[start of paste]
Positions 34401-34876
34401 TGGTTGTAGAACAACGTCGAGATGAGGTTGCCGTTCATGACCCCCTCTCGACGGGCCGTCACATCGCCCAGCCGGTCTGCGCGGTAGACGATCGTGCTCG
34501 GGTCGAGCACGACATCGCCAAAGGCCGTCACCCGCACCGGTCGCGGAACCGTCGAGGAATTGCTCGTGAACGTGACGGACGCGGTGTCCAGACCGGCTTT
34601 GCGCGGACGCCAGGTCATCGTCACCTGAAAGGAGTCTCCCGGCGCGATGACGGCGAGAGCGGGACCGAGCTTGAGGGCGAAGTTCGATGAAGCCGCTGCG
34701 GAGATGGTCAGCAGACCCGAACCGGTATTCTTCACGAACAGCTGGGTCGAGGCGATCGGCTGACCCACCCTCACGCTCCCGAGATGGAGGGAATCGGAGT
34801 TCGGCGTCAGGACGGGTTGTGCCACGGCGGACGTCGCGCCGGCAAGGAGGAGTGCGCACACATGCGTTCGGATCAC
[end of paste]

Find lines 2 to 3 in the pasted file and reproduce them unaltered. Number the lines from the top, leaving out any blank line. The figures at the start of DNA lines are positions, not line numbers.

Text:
34401 TGGTTGTAGAACAACGTCGAGATGAGGTTGCCGTTCATGACCCCCTCTCGACGGGCCGTCACATCGCCCAGCCGGTCTGCGCGGTAGACGATCGTGCTCG
34501 GGTCGAGCACGACATCGCCAAAGGCCGTCACCCGCACCGGTCGCGGAACCGTCGAGGAATTGCTCGTGAACGTGACGGACGCGGTGTCCAGACCGGCTTT